As I selected my latest find from the ever-growing stack of Advanced Reader Copies that looms on my bedside table, I felt the tendrils of expectation reach into my stomach, anticipation pupating and breeding the butterflies of excitement. Not only was I going to make a dent in my to-read stack, but this time I was probably in for a real treat. Why? Because I was about to, at last, read Lev Grossman’s first



Though I had read and loved Grossman’s The Magicians trilogy (Viking/Penguin Books), I had never gotten around to scouring the library or Amazon for a copy of his long out-of-print debut, Warp, (originally released in 1997 by St. Martin’s Press). Based on the success of his recent work, or perhaps in celebration of the debut novel’s 19th anniversary, St. Martin’s is rereleasing Warp.

Why they chose to republish the novel a year before the more auspicious 20-year mark, I can only guess, but the whole rerelease — and the novel itself — feels a little underdone to me.  

Warp rests comfortably in the coming-of-age-tale category. It is replete with references to famous literary and cinematic wanderers, from Joyce’s Leopold Bloom to Picard’s Enterprise, suggestive perhaps that Hollis, the book’s protagonist, has become unmoored, never having found the tether that should have kept him grounded in adulthood. As the plot unfurls, there is no shortage of a conspicuous consumption of alcohol and resulting rum-soaked repartee, and the archetypal proto manic pixie dream girl shows up right on cue, leaning against a phone in an ATM vestibule, stealing long-distance calls from the bank, ready to rock Hollis’ world and waken in him something unnamed or unnamable.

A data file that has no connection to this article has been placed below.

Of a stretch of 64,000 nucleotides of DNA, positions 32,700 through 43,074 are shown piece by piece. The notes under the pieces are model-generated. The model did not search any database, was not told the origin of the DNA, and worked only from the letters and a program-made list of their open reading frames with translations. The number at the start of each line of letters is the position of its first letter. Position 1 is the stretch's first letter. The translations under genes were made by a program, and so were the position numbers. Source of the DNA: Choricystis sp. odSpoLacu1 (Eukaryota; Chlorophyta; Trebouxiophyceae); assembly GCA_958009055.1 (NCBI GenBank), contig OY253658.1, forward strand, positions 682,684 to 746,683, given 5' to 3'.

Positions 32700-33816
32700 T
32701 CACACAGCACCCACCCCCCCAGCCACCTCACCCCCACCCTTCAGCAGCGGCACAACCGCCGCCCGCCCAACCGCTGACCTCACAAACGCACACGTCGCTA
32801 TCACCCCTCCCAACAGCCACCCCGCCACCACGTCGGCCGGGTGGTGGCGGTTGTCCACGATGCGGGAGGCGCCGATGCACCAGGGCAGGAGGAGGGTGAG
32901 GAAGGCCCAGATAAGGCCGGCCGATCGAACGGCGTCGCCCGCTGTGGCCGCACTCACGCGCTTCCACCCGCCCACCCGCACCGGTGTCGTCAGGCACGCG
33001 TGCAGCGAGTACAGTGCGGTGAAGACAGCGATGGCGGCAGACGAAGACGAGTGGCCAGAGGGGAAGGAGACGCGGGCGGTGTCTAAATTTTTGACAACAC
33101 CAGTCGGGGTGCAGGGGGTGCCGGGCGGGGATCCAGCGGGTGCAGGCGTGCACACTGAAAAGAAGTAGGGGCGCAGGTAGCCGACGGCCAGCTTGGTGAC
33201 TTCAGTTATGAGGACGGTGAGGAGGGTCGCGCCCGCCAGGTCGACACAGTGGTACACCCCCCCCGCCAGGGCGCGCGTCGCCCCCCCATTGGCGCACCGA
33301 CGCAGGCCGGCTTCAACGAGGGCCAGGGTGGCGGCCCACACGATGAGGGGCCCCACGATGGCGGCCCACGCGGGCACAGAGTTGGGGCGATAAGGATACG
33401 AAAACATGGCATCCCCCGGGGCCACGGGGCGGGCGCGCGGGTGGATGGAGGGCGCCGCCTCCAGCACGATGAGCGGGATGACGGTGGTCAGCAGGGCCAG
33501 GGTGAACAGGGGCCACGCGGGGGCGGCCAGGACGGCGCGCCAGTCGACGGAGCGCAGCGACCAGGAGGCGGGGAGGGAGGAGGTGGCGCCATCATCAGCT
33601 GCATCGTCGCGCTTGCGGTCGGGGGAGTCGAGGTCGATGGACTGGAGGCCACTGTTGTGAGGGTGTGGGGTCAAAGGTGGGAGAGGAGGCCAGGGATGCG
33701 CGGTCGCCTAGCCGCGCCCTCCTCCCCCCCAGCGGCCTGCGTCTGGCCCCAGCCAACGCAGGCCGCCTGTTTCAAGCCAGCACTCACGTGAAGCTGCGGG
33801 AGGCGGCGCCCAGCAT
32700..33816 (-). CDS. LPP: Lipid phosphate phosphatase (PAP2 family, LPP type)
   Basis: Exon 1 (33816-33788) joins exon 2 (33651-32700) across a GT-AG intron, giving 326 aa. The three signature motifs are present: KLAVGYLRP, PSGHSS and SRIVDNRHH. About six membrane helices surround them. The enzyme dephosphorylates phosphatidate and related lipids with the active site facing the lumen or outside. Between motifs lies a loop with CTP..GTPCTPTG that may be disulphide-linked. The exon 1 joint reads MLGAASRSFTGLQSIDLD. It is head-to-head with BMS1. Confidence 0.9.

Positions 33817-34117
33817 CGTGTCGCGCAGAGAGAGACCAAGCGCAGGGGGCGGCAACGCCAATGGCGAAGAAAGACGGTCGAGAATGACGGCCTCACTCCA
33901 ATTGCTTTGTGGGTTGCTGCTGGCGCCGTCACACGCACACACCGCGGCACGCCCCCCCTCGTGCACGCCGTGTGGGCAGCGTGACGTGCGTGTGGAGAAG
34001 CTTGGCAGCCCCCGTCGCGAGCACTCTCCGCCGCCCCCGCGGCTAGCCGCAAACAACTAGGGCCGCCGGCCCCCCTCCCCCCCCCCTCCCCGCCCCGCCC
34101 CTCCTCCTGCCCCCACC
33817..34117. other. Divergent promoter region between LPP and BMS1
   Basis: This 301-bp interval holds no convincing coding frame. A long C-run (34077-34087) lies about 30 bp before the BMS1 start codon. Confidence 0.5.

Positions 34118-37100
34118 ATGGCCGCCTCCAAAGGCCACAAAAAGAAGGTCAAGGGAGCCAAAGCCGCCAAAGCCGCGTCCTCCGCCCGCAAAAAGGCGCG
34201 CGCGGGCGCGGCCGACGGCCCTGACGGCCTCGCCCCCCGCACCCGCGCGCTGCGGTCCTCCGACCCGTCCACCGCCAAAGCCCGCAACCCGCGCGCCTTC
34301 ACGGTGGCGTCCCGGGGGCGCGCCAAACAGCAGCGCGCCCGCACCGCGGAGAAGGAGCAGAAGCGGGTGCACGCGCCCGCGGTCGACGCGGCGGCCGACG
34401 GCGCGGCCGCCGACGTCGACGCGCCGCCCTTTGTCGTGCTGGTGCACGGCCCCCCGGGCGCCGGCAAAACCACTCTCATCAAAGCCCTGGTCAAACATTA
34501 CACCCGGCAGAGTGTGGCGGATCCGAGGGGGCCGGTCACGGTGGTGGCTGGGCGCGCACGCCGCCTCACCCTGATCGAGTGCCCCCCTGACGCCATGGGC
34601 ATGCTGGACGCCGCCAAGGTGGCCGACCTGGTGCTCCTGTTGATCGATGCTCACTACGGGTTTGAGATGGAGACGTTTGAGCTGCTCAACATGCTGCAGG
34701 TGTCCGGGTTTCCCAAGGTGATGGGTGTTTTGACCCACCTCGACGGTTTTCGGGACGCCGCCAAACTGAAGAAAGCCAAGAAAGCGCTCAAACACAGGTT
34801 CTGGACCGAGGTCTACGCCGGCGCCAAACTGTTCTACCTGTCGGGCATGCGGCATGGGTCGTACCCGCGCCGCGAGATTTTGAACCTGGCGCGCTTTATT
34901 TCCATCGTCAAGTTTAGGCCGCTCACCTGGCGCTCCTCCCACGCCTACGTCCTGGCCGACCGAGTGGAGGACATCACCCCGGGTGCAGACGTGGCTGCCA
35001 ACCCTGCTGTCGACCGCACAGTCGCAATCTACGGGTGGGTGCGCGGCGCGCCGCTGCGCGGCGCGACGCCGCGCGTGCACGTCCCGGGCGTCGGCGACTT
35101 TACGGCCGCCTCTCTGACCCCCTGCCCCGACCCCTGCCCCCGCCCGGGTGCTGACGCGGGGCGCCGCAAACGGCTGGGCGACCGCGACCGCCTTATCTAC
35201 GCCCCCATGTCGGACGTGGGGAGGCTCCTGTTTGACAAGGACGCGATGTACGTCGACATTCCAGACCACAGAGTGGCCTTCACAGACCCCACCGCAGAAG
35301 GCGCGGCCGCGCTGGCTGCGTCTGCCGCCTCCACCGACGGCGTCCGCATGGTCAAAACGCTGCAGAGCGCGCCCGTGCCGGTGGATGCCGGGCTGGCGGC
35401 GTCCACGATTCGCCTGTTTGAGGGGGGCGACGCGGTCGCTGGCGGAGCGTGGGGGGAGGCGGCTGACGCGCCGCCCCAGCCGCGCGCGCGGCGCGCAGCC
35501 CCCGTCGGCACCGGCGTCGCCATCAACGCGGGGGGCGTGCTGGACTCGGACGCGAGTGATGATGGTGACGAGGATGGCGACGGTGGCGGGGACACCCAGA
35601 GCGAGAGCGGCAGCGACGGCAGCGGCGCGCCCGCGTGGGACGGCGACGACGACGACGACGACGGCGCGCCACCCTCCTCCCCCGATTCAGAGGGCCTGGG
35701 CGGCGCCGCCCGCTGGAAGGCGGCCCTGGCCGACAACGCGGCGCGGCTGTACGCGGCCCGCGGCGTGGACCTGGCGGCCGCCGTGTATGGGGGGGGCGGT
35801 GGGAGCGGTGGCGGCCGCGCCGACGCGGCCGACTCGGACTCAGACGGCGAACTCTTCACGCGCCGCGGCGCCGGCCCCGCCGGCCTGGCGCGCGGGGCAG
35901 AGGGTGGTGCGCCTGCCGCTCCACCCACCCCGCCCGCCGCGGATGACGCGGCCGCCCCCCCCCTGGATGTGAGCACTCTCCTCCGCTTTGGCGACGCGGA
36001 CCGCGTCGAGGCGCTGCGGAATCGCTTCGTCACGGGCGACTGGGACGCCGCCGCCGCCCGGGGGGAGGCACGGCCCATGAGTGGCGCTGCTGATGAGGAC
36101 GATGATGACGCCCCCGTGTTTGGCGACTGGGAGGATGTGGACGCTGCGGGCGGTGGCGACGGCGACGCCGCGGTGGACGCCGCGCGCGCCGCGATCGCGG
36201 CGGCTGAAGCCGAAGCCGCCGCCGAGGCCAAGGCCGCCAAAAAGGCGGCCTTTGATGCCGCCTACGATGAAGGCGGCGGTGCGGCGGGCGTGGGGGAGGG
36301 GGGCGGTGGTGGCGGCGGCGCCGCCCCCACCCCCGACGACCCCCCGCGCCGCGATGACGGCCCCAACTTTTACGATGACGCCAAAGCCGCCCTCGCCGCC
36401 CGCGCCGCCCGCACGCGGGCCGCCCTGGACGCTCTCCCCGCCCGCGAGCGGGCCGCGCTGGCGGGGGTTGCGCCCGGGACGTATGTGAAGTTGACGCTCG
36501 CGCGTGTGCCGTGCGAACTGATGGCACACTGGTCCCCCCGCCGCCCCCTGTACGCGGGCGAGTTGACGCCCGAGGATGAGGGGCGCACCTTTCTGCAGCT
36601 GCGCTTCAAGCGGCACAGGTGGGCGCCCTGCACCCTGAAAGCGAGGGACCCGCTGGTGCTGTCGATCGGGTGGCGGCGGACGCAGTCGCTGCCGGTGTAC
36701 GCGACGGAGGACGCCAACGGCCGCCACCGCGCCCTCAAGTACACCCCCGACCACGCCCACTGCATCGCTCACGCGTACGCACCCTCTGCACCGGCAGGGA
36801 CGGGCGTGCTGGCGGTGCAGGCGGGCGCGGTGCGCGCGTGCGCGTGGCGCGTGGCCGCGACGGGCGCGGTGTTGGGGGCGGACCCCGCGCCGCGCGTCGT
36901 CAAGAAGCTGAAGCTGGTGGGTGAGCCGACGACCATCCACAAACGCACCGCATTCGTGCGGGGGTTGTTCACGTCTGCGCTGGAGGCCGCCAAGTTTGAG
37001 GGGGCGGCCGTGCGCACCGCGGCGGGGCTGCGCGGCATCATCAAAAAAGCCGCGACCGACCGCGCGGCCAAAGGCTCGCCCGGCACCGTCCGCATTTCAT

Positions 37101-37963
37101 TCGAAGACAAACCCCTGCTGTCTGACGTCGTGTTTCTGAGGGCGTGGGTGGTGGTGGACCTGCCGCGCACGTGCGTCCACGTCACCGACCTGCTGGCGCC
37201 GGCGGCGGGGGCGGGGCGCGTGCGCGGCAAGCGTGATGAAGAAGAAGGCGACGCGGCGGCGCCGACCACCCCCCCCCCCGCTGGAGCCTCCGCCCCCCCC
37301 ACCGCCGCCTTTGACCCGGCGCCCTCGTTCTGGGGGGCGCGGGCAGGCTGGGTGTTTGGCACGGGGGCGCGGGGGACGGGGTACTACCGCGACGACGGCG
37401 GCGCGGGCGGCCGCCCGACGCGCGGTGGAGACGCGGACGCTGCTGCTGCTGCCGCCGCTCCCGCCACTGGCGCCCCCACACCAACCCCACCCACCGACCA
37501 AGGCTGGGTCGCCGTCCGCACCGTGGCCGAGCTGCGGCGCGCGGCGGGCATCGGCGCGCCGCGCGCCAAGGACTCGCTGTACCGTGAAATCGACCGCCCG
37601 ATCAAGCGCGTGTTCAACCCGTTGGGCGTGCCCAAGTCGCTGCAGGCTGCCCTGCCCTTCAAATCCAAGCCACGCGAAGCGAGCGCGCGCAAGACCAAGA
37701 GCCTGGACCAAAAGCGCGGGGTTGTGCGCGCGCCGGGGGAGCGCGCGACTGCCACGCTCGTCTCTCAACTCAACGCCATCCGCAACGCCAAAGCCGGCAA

The primary movement of the novel centers around Hollis’ decision to eschew the settled, office-bound career path and lifestyle his ex-girlfriend and most of his friends have chosen. Since Hollis’ friend, Peters, is housesitting for a wealthy couple, the irreverent pair set up shop, drinking down copious amounts of their unsuspecting host’s expensive wine. I remained uncertain as to why exactly the two cash-strapped loafers had to sneak into the house if Peters had been engaged as its temporary caretaker, but that small hurdle in logic was hardly the biggest thing troubling me as I read.

It wasn’t until about this point — page 166, the end of chapter 11 — that I realized I had read Warp when it was originally released, back at the tail end of the ’90s. Rarely do I find myself reading over half a novel only to have my memory jogged by an interesting plot device or some particularly memorable bit of dialogue. No, as such an avid supporter of Grossman’s later work, I find myself uncomfortably compelled to admit that the novel fails to significantly differentiate itself from any other bildungsroman.

It’s a decent first foray, but Hollis reads like little more than an early-model Quentin Coldwater, the hero of Grossman’s infinitely more mature and fully realized Magicians trilogy. Like Quentin, Hollis makes abundant references to popular culture, particularly to other flaneurs and antiheroes. Like Quentin, Hollis suffers from a post-collegiate ennui as he affects a halfhearted search for meaning and direction. The key difference is that, by the time he has written The Magicians, Grossman has something to say, and he has the polished skill and familiarity with his craft to get his point across. Warp finds him still searching for those tools, hanging lumpy dialogue on poor Hollis, making him a mouthpiece instead of letting him just be a character.

Warp serves as a portrait of an artist on the cusp of hitting his stride, still grappling with the ideas and methods that will propel the rest of his career. While it may not have been the most memorable novel, it was Grossman’s first step on what I sincerely hope will be a long career. And there is something to be said for first steps. Without them, the destination remains nothing more than a dream.